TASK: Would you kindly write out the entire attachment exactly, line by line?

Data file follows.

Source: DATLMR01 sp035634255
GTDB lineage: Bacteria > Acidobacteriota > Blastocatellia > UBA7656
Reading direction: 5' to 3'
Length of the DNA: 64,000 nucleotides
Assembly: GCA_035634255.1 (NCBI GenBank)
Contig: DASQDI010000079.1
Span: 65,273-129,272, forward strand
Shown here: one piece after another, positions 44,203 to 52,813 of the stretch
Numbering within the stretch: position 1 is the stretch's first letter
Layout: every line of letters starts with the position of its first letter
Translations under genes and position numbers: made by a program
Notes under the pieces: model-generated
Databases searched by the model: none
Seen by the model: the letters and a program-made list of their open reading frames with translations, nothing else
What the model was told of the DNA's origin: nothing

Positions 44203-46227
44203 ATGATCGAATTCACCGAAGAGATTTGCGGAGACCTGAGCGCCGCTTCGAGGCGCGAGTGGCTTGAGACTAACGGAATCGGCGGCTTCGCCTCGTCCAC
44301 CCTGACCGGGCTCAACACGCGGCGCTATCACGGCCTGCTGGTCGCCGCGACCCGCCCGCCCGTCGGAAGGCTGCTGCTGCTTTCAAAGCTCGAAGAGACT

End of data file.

Source: DATLMR01 sp035634255
GTDB lineage: Bacteria > Acidobacteriota > Blastocatellia > UBA7656
Reading direction: 5' to 3'
Length of the DNA: 64,000 nucleotides
Assembly: GCA_035634255.1 (NCBI GenBank)
Contig: DASQDI010000079.1
Span: 65,273-129,272, forward strand
Shown here: one piece after another, positions 44,203 to 52,813 of the stretch
Numbering within the stretch: position 1 is the stretch's first letter
Layout: every line of letters starts with the position of its first letter
Translations under genes and position numbers: made by a program
Notes under the pieces: model-generated
Databases searched by the model: none
Seen by the model: the letters and a program-made list of their open reading frames with translations, nothing else
What the model was told of the DNA's origin: nothing

Positions 44203-46227
44203 ATGATCGAATTCACCGAAGAGATTTGCGGAGACCTGAGCGCCGCTTCGAGGCGCGAGTGGCTTGAGACTAACGGAATCGGCGGCTTCGCCTCGTCCAC
44301 CCTGACCGGGCTCAACACGCGGCGCTATCACGGCCTGCTGGTCGCCGCGACCCGCCCGCCCGTCGGAAGGCTGCTGCTGCTTTCAAAGCTCGAAGAGACT